Twyford believes the green belt around Auckland, where it’s called the rural urban boundary (RUB), must be scrapped if New Zealand is to achieve its housing targets. His view is backed by research, including that of the Productivity Commission and the public-policy think tank the New Zealand Initiative, which argues zoning restrictions distort normal supply-and-demand market signals. In an open market, when land and housing prices start going up, landowners take the chance to sell their properties for development and prices go down again. In a restricted market, there isn’t enough land available, so prices just carry on going up. Owners of available land within the RUB zone hold on to it, banking on an even higher price in the future. The outcome is undeveloped land within the urban boundary, land shortages and more expensive housing.
On the other side of the debate are the anti-sprawl lobbyists, such as The Opportunities Party founder Gareth Morgan and the group Greater Auckland (formerly TransportBlog). They say there’s enough unused land inside the RUB; it just needs to be made available for development. Building outside the city boundaries, they argue, takes away productive farmland, forces more commuters into ever-longer car trips and is bad for the environment.
Twyford says we have to go both up and out. He wants dense developments in the central city – the 3000-4000 dwellings on the Unitec site in Mt Albert are the first example. And the RUB must go. There will be protection for sensitive areas, but the only way to bring prices down is to make much more land available for developers, he says.
It won’t be an easy fight. Homeowners hate planning changes that might affect house values, and Twyford still has to get the councils on board. As the Productivity Commission pointed out in its report, “homeowners have an incentive to oppose developments that could … affect the amenity and value of their homes and … involve new infrastructure spending and higher rates”: in other words, local planning rules give a lot of political power to nimbyism.
Just as crucial as freeing up land is working out how to pay for the billions of dollars’ worth of infrastructure to service new houses around the Auckland fringe: roads, water, sewerage, electricity, internet, parks – maybe even libraries and swimming pools.
“[Dealing with the] lack of financing for infrastructure is one of our top priorities,” Twyford says. “Many developers don’t have access to the capital needed to invest in infrastructure, and councils in high-growth areas such as Auckland are up against debt ceilings. Meanwhile, the Government doesn’t want to write more cheques to support infrastructure.”
Twyford is looking at the option of issuing 50-year infrastructure bonds, with the money raised made available to developers to build infrastructure for new housing subdivisions. The bond debt could be paid back from a targeted rate on the new houses, he says. He reckons councils will support the scheme – most will be relieved to have the burden of financing infrastructure off their shoulders.
When might this start? Hopefully next year, though Twyford admits that may be optimistic.
Test 4: Building costs
To build cheap housing, you have to keep construction costs down. And that’s just not happening. It costs 15-25% more to build a house in New Zealand than Australia, according to the most recent figures from the Productivity Commission. And prices just keep going up.
A registered Master Builders regional service manager, Faalepo Taei, estimates residential construction costs are increasing by 10% a year, at a time when inflation barely squeaks above 1%. So what’s going on?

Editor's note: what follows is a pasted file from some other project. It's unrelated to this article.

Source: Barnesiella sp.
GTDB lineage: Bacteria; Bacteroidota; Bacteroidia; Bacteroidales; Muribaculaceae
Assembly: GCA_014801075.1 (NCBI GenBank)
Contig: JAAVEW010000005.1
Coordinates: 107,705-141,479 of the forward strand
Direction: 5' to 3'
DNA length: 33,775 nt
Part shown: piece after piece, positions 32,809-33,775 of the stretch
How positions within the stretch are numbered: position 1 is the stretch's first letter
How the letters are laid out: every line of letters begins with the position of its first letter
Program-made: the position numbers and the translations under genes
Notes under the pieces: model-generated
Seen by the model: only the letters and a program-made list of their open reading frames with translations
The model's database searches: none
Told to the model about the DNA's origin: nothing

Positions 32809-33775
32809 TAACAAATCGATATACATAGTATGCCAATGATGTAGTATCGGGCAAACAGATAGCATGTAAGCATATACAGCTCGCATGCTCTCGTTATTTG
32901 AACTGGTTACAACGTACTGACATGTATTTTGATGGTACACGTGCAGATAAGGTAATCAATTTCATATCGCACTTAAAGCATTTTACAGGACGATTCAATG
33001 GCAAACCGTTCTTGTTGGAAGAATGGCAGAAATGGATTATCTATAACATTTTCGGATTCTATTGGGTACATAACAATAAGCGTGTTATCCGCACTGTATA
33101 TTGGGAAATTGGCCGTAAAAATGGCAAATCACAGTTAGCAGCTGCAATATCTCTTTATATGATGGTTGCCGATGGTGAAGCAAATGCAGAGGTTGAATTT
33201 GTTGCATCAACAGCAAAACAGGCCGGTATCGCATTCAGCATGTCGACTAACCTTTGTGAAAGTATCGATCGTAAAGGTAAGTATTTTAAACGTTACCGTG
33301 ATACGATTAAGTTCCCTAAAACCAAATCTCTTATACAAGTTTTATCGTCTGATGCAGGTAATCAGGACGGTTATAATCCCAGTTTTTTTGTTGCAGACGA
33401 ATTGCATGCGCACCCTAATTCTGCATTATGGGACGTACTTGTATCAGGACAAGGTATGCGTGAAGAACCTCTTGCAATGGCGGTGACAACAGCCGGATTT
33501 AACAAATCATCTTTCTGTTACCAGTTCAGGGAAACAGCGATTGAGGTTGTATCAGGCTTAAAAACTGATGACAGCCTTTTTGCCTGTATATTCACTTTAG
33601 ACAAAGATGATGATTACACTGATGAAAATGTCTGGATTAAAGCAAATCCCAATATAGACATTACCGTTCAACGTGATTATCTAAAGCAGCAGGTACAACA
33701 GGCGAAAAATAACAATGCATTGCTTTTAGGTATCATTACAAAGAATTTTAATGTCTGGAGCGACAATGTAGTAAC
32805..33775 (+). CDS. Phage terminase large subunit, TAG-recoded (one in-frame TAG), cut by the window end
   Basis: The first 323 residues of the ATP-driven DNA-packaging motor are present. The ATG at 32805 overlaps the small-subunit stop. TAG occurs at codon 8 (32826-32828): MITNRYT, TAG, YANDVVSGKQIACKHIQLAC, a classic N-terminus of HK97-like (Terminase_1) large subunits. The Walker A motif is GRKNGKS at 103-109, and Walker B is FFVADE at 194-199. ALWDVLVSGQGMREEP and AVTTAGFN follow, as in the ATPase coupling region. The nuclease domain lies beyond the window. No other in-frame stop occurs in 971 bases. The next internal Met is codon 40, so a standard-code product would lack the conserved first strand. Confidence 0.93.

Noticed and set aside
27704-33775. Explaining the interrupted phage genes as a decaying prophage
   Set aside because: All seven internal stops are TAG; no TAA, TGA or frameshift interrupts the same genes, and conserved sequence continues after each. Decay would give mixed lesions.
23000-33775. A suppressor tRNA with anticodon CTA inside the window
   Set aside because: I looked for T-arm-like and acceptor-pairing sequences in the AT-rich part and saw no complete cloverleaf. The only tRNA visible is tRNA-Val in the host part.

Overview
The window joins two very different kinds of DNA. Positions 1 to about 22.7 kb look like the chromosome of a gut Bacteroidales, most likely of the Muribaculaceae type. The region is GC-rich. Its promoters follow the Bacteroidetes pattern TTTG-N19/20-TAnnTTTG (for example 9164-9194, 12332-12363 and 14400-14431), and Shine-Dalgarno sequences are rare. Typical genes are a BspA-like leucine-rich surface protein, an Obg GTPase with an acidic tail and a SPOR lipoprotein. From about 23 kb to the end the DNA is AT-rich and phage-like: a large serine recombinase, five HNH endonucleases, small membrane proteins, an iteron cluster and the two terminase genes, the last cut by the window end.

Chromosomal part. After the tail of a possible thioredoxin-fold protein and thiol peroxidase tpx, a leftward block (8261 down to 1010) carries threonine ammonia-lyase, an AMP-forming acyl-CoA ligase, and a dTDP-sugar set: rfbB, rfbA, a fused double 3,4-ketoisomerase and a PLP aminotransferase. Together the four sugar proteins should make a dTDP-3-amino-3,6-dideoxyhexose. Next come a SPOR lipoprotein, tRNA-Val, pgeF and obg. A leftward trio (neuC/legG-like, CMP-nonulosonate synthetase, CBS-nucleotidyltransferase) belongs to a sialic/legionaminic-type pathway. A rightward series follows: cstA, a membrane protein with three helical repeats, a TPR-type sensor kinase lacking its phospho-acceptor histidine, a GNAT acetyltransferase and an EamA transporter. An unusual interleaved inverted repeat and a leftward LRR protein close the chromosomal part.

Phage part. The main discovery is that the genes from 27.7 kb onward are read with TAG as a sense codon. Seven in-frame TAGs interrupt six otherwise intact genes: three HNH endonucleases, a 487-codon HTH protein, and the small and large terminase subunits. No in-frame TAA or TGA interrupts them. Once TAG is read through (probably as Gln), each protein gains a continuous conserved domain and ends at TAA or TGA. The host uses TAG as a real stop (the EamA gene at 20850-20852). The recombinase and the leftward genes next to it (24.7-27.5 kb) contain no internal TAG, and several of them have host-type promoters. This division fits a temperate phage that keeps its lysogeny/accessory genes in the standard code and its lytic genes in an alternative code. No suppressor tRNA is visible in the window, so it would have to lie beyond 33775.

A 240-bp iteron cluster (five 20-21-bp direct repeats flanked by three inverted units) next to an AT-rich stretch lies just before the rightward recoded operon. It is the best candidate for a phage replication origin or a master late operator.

Hamish McArthur runs Silverdale-based The House Company, which builds about 25 houses a year, employs 13 people and has up to 10 building gangs working on contract at any one time. He says many factors are pushing costs up. The skills shortages mean he has to pay more for subcontractors – blocklayers, for example, are charging twice what they did four years ago. And there’s no negotiation. You take the price on offer or the subbie takes another job.
It’s not just smaller companies affected. Cost overruns at Fletcher Building punched a billion-dollar hole in its earnings.
Then there’s the cost of materials, which the Productivity Commission (in the latest report in 2012) found was 76% higher here than in Australia.
McArthur says he is paying more for engineering work, warranties, health and safety equipment and compliance, insurance, building consents, legal fees and infrastructure costs.
“Overheads are much higher because of all the cost of extra administration. In the past, our supervisors could run seven jobs each. Now they are running five.”
Sections that might have cost $250,000 five years ago now cost more than $500,000, McArthur says. Everything adds to the cost of a job – and that is passed on to house buyers.
Test 5: Boosting productivity
UK building consultant Farmer doesn’t mince words when it comes to construction productivity: modernise or die.
The industry, he says, must address chronic low productivity before house prices will come down. It comes down to simple economics. Under normal models, the more of something you produce, the cheaper it becomes. To make one widget costs $1, but to make 100 widgets might cost only $75.
But most houses are one-off projects, built by the classic “bloke with a dog and a ute” building contractor, who may put up only a handful of houses a year. There are no economies of scale, so each additional house built that way exacerbates the shortage of labour and materials, pushing prices up in a vicious circle of increasing unaffordability.
Farmer’s solution to the affordability conundrum involves avoiding the bespoke houses New Zealanders expect in favour of prefabricated homes delivered on a large scale. Traditionally, about 40% of any house is pre-made – windows, doors, cladding. Take that to 60% or even 80% and “pre-manufactured value” starts delivering big efficiencies, Farmer says.
Since it doesn’t rain in a factory, working on prefab housing is more attractive to skilled workers, and less-skilled workers can be trained more quickly to assemble homes on-site.